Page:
Probable goaltenders:Marc-Andre Fleury for Penguins. Carey Price for Canadiens.
Penguins: Are 2-5-2 since Christmas break. ... Have scored 3 goals in 3 games without C Sidney Crosby (concussion). ... Are 18-3 when leading after two periods, 0-9-1 when trailing after two periods.
Canadiens: Beat Penguins, 2-1, in shootout Thursday. ... Were 3-0-1 in four games before playing Rangers Tuesday. ... Are 5-3 on second of back-to-back games.
Of note: The Penguins had killed 26 of 28 opponent penalties over six-plus games before giving up two power-play goals late in third period Monday against Boston.
"For whatever reason, we are not playing our game. We've got to make sure we turn this thing around, start playing our game like we did on the winning streak. We were playing confident hockey, not giving up too many chances. That's how we have to play again."
The Penguins will find out as soon as tonight when they play at Montreal, whether the latest Boston beaning will have an effect similar to the earlier one.
Monday, the Bruins scored four times in the last four minutes of regulation to obliterate the Penguins' two-goal lead for a 4-2 final.
It was the Penguins' third loss in a row and not a game the team was quick to forget. Or wanted to.
"I like to remember," coach Dan Bylsma said.
He recounted the things that stood out to him -- getting a goal from Mike Rupp on a hard-working shift by the new third line, and another from Kris Letang on the power play with Chris Kunitz providing a good screen in front of the net; being roughly even in scoring chances, by the Penguins' count, through two periods before Boston had seven and the Penguins none in the third; and taking costly penalties that led to two Bruins power-play goals.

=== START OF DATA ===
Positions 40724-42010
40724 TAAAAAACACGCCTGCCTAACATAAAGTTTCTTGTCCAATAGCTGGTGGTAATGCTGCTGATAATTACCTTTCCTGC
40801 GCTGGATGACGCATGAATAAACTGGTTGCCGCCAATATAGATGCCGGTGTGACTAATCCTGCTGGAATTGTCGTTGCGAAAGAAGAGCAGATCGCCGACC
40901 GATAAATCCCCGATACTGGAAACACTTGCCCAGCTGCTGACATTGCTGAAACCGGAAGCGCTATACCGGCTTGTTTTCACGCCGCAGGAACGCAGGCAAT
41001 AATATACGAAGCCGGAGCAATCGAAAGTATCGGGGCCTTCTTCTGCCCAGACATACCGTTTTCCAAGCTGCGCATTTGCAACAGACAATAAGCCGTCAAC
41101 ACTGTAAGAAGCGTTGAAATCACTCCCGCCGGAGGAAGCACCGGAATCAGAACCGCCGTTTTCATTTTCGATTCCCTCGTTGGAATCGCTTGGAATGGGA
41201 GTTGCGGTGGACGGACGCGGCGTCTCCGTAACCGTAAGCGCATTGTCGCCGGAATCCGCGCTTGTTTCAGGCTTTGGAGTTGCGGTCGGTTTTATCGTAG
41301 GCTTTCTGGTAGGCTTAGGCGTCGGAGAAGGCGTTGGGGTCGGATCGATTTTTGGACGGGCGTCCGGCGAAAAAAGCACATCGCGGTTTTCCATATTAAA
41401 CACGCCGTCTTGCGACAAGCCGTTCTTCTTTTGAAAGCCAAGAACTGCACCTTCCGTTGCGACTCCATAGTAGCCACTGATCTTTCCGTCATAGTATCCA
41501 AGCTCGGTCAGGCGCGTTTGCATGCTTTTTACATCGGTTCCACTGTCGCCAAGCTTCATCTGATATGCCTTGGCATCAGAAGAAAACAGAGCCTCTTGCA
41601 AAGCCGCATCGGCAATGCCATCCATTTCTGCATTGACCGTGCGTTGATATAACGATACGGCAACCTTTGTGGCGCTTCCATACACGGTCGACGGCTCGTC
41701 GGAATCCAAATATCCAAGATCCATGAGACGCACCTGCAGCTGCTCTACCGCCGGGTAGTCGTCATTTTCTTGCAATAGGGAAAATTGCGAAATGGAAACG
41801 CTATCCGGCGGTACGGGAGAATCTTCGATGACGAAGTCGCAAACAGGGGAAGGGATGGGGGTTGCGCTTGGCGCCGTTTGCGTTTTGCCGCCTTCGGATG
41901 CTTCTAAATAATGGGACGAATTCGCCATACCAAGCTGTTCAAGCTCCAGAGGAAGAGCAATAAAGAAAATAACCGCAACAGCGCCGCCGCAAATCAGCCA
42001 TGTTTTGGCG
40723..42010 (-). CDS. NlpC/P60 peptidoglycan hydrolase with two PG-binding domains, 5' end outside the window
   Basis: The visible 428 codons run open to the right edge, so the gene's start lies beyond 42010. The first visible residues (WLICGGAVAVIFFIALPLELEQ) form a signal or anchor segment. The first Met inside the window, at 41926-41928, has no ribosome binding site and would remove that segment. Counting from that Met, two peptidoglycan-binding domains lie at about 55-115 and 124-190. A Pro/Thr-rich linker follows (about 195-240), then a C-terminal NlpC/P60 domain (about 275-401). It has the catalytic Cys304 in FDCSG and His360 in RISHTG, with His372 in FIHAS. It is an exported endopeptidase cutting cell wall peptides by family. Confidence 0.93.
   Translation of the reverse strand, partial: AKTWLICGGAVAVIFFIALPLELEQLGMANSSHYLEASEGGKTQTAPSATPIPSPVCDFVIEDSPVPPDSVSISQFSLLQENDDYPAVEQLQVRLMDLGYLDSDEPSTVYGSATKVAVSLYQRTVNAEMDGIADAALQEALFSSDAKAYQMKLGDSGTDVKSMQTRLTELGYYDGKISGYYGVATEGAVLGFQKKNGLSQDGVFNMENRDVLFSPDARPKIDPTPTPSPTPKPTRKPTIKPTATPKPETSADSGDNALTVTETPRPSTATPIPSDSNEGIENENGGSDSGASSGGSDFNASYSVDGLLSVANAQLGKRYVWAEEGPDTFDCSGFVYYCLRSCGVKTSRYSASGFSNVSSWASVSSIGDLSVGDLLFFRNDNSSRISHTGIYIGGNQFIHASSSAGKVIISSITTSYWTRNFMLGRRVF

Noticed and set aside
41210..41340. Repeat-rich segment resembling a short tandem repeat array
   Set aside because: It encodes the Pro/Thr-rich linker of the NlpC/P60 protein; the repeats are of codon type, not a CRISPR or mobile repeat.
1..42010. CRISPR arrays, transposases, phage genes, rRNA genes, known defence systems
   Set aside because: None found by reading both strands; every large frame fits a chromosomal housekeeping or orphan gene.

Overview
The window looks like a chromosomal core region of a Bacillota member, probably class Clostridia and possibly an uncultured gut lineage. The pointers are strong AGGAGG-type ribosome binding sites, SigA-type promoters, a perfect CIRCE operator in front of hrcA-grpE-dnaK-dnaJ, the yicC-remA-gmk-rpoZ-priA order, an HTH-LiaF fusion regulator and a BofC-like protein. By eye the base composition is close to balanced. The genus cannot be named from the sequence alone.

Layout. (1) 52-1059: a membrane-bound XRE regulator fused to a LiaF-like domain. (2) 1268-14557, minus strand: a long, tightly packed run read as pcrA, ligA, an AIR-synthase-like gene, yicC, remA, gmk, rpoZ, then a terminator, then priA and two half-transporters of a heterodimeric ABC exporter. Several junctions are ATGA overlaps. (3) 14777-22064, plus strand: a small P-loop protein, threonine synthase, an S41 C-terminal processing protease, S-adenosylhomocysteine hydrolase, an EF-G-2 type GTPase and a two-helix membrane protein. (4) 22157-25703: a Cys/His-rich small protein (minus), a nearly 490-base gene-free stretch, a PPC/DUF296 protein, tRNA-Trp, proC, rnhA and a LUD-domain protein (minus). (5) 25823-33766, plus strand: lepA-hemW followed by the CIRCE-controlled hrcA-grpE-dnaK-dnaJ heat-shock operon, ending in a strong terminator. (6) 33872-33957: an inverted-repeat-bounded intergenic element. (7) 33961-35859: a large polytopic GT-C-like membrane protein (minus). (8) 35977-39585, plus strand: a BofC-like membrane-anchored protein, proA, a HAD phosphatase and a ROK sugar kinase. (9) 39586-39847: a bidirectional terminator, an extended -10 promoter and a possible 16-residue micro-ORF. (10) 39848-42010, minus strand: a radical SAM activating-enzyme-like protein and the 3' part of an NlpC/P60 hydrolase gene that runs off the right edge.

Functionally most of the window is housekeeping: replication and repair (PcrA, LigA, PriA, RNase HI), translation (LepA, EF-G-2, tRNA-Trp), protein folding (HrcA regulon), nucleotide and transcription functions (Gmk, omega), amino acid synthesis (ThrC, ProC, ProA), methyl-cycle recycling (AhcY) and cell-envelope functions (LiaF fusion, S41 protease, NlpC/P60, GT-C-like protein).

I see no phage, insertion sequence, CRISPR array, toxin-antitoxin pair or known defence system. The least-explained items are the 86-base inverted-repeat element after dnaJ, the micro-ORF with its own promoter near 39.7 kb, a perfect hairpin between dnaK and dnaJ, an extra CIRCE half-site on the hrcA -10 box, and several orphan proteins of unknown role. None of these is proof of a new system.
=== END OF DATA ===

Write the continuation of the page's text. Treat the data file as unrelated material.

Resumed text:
"Certainly, some things we have to take from that game, learn from that game and apply," Bylsma said.
The effects of the loss lingered after practice Tuesday at Consol Energy Center, and it brought back memories of the earlier third-period collapse against Boston.
"We definitely had to take a look at ourselves and see that we thought we were a better team than we were actually playing and producing," Kunitz said. "That was one of the keys that helped us get on that roll, but it also showed us that we have to be better in certain areas to win games.
"Going over the film [Monday] night, even though we had that 2-0 lead, it was kind of a 50-50 game the whole time. It was a false sense of achievement, thinking we were playing better than we really were."
That seems to be an underlying problem in recent games.
It is not too late in the season to learn lessons, forward Max Talbot said.
"So many. So many," he said. "We know we're not that good right now. Yes, we had that good stretch and, yes, we were on top at one point, but it's a constant battle, a constant learning experience. We'd rather learn now than at the end of the season.
"There's a lot we can do better."
The Penguins have not fallen precipitously. They have 56 points, are 12 games over .500 and were one point behind Eastern Conference and Atlantic Division leader Philadelphia going into Tuesday.
"Everybody is still calm," Michalek said. "There is no panic. We know that we haven't played our best hockey lately, but, at the same time, we believe that this is the right mix and that everybody cares in this [locker] room."
Michalek and Kunitz agreed that the Penguins have not lost confidence in themselves.
"I don't think so," Kunitz said. "I think we do things well. I think we just get away from areas of our game. When things aren't going well, sometimes you want to do that extra, and sometimes you're doing too much."
The Penguins will get another crack at Boston on the road Saturday. What portion of history might be repeated, if any, remains to be seen.